This course introduces students to the history of the present-day U.S.-Mexico border region. Although much of the course focuses on the past 150 years, we will also explore how early indigenous peoples lived in the region and interacted with the environment, and examine the legacy of colonialism in the region prior to the U.S.-Mexico War.  Same as AMS 235. 
Shelton

HIS 318. Environmental History of Latin America. (NW) (S)
This course will examine the intersections of human history and culture with environmental change in Latin America from the early colonial period to the present. The major themes include the consequences and significance of the Colombian Exchange, the roles of religion and culture in shaping human relationships with nature, the development of export-led agriculture, urbanization, and the emergence of diverse environmental movements within Latin America. We will explore the origins of major environmental problems and the ways people have responded to these challenges. The course will also address how historian have approached the study of the environment. Same as ENE 318.    
Shelton

HIS 323. Cuba and the United States: The Closest of Strangers. (S)
This course examines the long history of relations between North Americans and Cubans, two peoples separated by only 90 miles. Our topics will range from baseball to guerrilla warfare, from the Mambo to the Missile Crisis. This history includes a shared commitment to anticolonial liberation; annexationist schemes among Southern slaveholders; repeated military interventions by the United States; solidarity from the U.S. with various Cuban Revolutions, including but not limited to Fidel Castro’s; and two hundred years of cultural contact between African Americans and Afro-Cubans that has profoundly influenced U.S. culture, music, and sports. Same as AFS/AMS 323.     
Gosse

HIS 407. Selected Studies in Latin American History. (NW) (S)
Readings and research in problems in the political, economic, social, and cultural history of Latin America. Seminar topics include “Sex and Sexuality in Latin America.” Same as WGS 407.    
Shelton

SPA 343. Cuentos del Río de La Plata. (H)
Argentina and Uruguay are the two countries that have produced the most renowned short story writers in Spanish. It could be said that Jorge Luis Borges and Julio Cortázar constitute the paradigm of the Hispanic short story of the second half of the 20th century and later years. Both writers have set the grounds for the development of the short story as a genre in Latin America. In this course we will explore the influence of Borges and Cortázar in later Argentine and Uruguayan writers. Prerequisite: SPA 321.    
Tisnado

SPA 410. Research Seminar: El Boom Latinoamericano. (H)
The Latin American Boom is a phenomenon in the history of literary movements in the 20th Century. In this course we will read some of the canonical pieces by authors that constitute the “boom.” In so doing, we will examine the characteristics of the Latin American literary boom. We will read Alejo Carpentier, Carlos Fuentes, Gabriel Garcia Márquez and Mario Varas Llosa, as the four biggest representatives of this movement. Prerequisite: SPA 321.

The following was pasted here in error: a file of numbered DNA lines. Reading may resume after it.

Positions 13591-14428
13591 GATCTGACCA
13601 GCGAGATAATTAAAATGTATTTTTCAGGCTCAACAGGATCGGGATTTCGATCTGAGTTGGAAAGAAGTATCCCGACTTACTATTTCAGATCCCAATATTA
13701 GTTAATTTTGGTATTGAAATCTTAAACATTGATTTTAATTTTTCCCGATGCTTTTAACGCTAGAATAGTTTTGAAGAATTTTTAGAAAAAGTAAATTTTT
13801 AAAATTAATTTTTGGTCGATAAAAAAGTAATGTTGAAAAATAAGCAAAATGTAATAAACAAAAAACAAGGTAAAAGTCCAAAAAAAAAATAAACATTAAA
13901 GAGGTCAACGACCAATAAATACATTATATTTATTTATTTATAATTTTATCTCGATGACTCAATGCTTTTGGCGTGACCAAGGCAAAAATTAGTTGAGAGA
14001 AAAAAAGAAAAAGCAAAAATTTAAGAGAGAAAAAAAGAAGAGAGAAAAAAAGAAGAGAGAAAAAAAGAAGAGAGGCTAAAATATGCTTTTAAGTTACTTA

Tisnado

SPA 412. Research Seminar: El Exilio Hispanoamericano. (H)
There is a vast number of Latin Americans living mainly in several European countries, Canada, the United States, Australia and some Asian and African countries. Political turmoil of the Southern cone in the 1970s and 80s and in Central America in the 1980s and 90s, however, created generations of exiles that were political prisoners or even desaparecidos, or whose close relatives disappeared or were killed. Some of these exiles are writers who conveyed their experience in their works. In this course we will read poems, short stories, and novels written by these exiles as well as works by authors who have chosen to live abroad for other reasons. We will examine how the experience of exile shapes and is reflected in their works. Prerequisite: SPA 321.    
Tisnado

SPA 414. Research Seminar: El Detective Hispano. (H)
Why is detective fiction so popular? What makes so many readers or TV/film viewers want to read or watch murder or detective stories? What does the detective genre represent? How do we understand the surprise endings of detective stories? What variations have appeared (especially in Latin America) since the classic detective novel emerged? How can we understand these variations? In this seminar we will attempt to answer these questions through the analysis of detective fiction from Latin America. We will study detective novels in their specific Latin American context. Prerequisite: SPA 321.    
Tisnado

SPA 445. Research Seminar: Latin America on Stage. (H)
Latin America on Stage is an exploration of Latin American drama of the twentieth century, and an introduction to the experimental and newer trends in the genre. This survey course focuses on the most relevant schools, sociopolitical themes, and aesthetic practices of Latin American theater. The overall goals for the students in this course are the appreciation of the diversity of contemporary drama in the continent, as well as the development of critical skills and of oral and written modes of performance in the Spanish language. Prerequisite: SPA 321. 
Ruiz-Alfaro

SPA 485. Research Seminar: La invención de Cuba. (H)
Exploring the island’s complex encounters with Spain, Africa, the Soviet Union and the United States, this course takes an interdisciplinary approach to the study of Cuban culture, incorporating materials as diverse as Columbus’s diaries, Afro-Cuban fables, Castro’s speeches and contemporary Cuban cinema. As we examine the historical, ethnographic, political and literary texts that narrate the "invention" of Cuba, we will focus on the tension between the internal fabric of “Cubanness” and the external forces shaping Cuba’s national process. Prerequisite: SPA 321.    
Theumer

Topics Courses Expected to be Offered in 2019-2020 

  • MUS 270. Latin American Music & Culture.
  • HIS 273. History of Brazil.